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Balancing Work and Life When You Work From Home

Helping Your Remote Employees Preserve Work-Life Harmony

In the era of COVID-19 and increased remote workforces, it’s difficult enough to try and balance your own work/life. Add in a team people who you need to be motivated and engaged; it can seem impossible.
 
There’s probably no uniformity among your employees on how they work best. Some employees enjoy integrating their work life into their personal life. These employees have no trouble monitoring their email inbox or a project open as they listen to a podcast or cook dinner. Others may find it impossible to shut down at the end of the day. Regardless of personality type, maintaining that motivation to work during the day, cutting out time-consuming distractions, and
dividing work from personal lives is essential for your employees to succeed.
 
Interestingly enough, a set of surveys done by Dice has resulted in up to 61% of employees finding themselves more productive when working from home. Those distractions at home, in essence, are nowhere near as time-consuming as those many employees find at the office. So if it’s beneficial to work from home, does work/life balance need to be as distinct as we’ve made it become?

Why Does Remote Work-Life Balance Matter for Productivity?

Unlike when working in a shared office space, managers can’t monitor, motivate, and reinforce the work-life balance as easily when the team is dispersed and disconnected in their homes. Productivity itself can also be more difficult to track and analyze, but it’s critical wherever you
are that a happy team is a functional one.

Happiness and purpose reign supreme as essential variables for the measurement of function – something that is achieved through communication, recognition, and, of course, the support of work-life harmony. Consistency is also a huge player when it comes to preserving a work-life balance among remote employees – something that’s a little harder to maintain remotely but highly rewarding when polished out.

In fact, the enforcement of many Americans to work from home over the past several months has opened up a few doors to many employees who feel that their work-life balance was lacking. Two thirds of the country’s employees considered switching jobs to one that offered more flexibility. Now that the country has had that flexible work ideal thrust upon us, we might as well take the opportunity to find out if this new productivity could be something we can stick to effectively.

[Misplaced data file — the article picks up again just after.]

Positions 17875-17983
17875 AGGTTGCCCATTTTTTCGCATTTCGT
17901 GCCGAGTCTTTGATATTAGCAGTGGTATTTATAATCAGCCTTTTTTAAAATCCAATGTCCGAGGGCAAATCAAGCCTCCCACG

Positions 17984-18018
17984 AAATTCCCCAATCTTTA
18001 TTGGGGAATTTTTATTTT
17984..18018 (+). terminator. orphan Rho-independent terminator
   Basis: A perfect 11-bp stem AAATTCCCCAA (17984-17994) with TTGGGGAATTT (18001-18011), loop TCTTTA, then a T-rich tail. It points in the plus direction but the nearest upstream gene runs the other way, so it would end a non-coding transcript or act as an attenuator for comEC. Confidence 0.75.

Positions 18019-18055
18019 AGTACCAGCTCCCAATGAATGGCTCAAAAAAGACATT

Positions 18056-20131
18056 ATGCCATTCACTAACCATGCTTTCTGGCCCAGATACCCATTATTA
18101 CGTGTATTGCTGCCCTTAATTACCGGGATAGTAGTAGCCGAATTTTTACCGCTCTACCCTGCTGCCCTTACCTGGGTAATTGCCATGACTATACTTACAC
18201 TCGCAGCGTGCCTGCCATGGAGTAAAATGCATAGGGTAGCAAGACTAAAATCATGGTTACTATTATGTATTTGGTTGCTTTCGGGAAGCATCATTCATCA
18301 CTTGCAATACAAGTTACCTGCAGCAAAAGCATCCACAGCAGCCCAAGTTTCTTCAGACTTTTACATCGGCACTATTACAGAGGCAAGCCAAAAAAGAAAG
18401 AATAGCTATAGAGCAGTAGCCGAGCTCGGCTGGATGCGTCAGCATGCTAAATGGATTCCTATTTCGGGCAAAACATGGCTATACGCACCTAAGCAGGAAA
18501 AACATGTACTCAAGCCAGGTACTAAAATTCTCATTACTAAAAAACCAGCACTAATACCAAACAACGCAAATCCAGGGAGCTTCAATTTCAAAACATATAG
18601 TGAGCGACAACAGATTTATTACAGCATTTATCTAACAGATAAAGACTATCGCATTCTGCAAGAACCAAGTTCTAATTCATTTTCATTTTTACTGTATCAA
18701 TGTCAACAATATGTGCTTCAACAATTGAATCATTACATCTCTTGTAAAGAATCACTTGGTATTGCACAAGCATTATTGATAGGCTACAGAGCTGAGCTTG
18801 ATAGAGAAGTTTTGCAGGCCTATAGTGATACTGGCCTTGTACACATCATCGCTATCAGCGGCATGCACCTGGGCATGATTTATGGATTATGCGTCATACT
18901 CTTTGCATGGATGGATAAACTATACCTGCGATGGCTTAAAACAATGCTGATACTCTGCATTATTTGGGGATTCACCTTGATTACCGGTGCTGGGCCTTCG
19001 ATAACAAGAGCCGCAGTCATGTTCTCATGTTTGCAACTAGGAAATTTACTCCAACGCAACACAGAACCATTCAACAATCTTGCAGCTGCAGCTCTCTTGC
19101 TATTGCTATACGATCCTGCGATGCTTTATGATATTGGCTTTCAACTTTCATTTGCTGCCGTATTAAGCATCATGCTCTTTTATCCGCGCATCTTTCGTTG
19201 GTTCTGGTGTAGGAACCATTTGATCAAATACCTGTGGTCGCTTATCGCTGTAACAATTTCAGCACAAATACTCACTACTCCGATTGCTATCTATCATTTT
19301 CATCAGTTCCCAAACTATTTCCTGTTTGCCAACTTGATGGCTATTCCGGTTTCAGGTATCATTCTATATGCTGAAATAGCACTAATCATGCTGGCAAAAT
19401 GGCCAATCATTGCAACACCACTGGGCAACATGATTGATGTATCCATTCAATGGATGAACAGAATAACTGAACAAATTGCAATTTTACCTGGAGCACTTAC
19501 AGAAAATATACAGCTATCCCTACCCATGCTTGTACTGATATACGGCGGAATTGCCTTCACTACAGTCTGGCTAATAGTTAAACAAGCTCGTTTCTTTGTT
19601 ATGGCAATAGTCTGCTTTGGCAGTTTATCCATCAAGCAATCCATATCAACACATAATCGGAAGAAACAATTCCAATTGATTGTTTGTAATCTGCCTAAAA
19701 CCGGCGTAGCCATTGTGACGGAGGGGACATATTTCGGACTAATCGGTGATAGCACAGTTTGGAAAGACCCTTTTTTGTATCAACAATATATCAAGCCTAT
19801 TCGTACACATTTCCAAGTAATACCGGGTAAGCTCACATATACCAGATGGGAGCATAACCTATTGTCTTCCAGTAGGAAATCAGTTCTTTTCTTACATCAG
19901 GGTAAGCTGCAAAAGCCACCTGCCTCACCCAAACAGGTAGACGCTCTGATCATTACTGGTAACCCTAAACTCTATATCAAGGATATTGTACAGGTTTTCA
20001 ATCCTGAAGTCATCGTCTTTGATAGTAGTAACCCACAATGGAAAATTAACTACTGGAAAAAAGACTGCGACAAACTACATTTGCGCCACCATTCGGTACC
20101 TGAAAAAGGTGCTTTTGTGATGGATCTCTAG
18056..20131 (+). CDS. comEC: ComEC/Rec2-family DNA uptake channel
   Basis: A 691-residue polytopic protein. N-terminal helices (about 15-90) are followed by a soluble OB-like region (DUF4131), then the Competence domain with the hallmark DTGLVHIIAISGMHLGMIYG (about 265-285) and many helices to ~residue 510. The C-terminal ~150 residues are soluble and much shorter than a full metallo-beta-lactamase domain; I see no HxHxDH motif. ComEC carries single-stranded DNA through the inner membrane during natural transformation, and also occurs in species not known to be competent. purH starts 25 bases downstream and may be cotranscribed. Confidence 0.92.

There are several methods and mindsets to promote productivity while still providing your team
with a functional work-life balance.

Re-connect to the Purpose

There can be a disconnect from an employer’s purpose when the team is at home instead of in a setting where those goals are consistently reinforced. Integrating employee rewards or recognition applications to be used across your organization not only motivates your employees to succeed, but it also brings that community and pride of purpose back to the surface.

Read More: The Power of ‘Proud’

Paired with a scheduling and communication platform, your team will have that structure and connection they crave, especially if it has taken them long to adapt to working from home.

Stay Connected

 

Don’t forget to check-in with each team member as you would if you shared office space. Find out where they’re in need of mentorship or guidance and whether they require less or more challenging tasks to complete. Even if you’re just calling up to “chat” with a team member, it gives them a connection to their role, reminds them that you’re still there doing the “managing” they depend on, and that care about their mental health as well as their work.

Keep Up the Recognition Regardless of Where Your Team Works

At the end of each workday, recognize your team for a productive day, provide individual achievements where needed. Then, tell them to enjoy the rest of the evening. Oftentimes, employees can feel compelled to keep working because they don’t think that they did enough, or they want to get a head start on tomorrow. By vocalizing their need to relax, you can help rid some of that guilt and allow your team members – and yourself – to switch off the workday and focus on your personal lives when appropriate.

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